Detroit / Highland Park
Our rapidly expanding urban gardening efforts in Detroit / Highland Park have yielded hundreds of thousands of free servings of locally grown vegetables since 2012. The vast majority of our bounty is grown in raised beds. The beds themselves are made from recycled wooden pallets, as well as hundreds of auto parts bins donated by General Motors and Ford. To date we have converted 30 abandoned, severely blighted city lots into food production.
Harvesting occurs daily during the growing months and food is transported to soup kitchens and homeless shelters of the Detroit Rescue Mission and others. One day a week, at least, we make bags of fresh veggies available for direct pickup by neighborhood residents. No one who walks up for food is denied. By 2020, we aim to produce a million servings of fresh vegetables per season. This will require about 10 acres in continuous production and ten full time seasonal employees.
Volunteers, in 2015-2016, gave us 7,500 hours of their time. Contact us if you or your business wants to come and spend some time in one of our garden/farms. Also, because Buckets of Rain is blessed with equipment, seedling growing capability, and tons of experience, we are able to mentor and support other community gardens in Detroit. We have supplied material, equipment and/or training to the HUDA Clinic, Detroit Blightbusters, the Highland Park Renaissance Academy, the Drew Transition Center of the Detroit Public Schools, Grant Avenue Community Garden, and many more. No call for assistance or food goes unanswered!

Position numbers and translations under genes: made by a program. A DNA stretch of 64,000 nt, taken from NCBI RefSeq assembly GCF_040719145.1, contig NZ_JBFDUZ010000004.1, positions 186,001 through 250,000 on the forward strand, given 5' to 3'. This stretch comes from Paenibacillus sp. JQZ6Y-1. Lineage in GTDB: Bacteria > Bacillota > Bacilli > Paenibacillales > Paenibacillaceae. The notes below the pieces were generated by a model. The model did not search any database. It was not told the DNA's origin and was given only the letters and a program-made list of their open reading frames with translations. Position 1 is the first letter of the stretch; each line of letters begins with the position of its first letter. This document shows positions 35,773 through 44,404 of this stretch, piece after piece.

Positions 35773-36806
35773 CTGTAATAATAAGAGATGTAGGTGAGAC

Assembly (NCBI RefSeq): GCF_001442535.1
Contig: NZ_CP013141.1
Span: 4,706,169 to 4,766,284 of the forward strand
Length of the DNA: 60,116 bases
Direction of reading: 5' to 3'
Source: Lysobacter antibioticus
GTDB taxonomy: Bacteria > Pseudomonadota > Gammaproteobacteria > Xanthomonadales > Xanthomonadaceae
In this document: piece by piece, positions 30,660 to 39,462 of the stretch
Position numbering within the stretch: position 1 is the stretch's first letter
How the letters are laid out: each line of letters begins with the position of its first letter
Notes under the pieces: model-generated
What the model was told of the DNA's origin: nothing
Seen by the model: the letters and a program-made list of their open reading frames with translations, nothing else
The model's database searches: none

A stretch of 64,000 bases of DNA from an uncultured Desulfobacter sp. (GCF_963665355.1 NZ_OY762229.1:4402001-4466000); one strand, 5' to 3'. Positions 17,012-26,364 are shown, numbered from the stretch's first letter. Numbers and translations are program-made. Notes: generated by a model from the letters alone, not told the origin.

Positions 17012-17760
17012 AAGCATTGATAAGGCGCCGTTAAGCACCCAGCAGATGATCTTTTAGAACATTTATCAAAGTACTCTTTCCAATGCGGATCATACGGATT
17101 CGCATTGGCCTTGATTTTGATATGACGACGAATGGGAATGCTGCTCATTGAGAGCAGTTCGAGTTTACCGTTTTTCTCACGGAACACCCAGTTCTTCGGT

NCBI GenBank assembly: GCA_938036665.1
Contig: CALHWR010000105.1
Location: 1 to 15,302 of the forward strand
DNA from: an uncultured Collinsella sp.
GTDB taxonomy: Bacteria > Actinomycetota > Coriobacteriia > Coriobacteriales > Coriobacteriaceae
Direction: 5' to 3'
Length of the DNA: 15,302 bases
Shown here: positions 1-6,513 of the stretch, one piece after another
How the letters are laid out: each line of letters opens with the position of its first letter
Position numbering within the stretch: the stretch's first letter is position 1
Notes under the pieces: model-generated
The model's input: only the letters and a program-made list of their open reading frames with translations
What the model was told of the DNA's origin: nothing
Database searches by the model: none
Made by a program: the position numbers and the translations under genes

In a non-gardening-related project, Buckets of Rain and the Empire Area Community Center have developed a local emergency fund, giving anonymous financial aid to local residents who have fallen on temporary hard times. Money is raised at free will concerts put on once a month by local musicians.
In 2006-9 Buckets of Rain inoculated over 30 villages, hospitals, and schools in Lesotho (Southern Africa) with drip irrigation technology. Also the St. Georges School in Eldoret, Kenya, and nearly 150 sites in Honduras via our partner 'Sustainable Harvest International'.
We financially support a food gleaning and redistribution program in and around Guatemala City, with our partners Educacion Y Desarollo. About 500 pounds of vegetables per week are taken to rural hospitals, schools, homes for the aged, women's groups, and Safe Passage. We also grow/purchase several thousand vegetable seedlings to give away to anyone who wants to start a garden.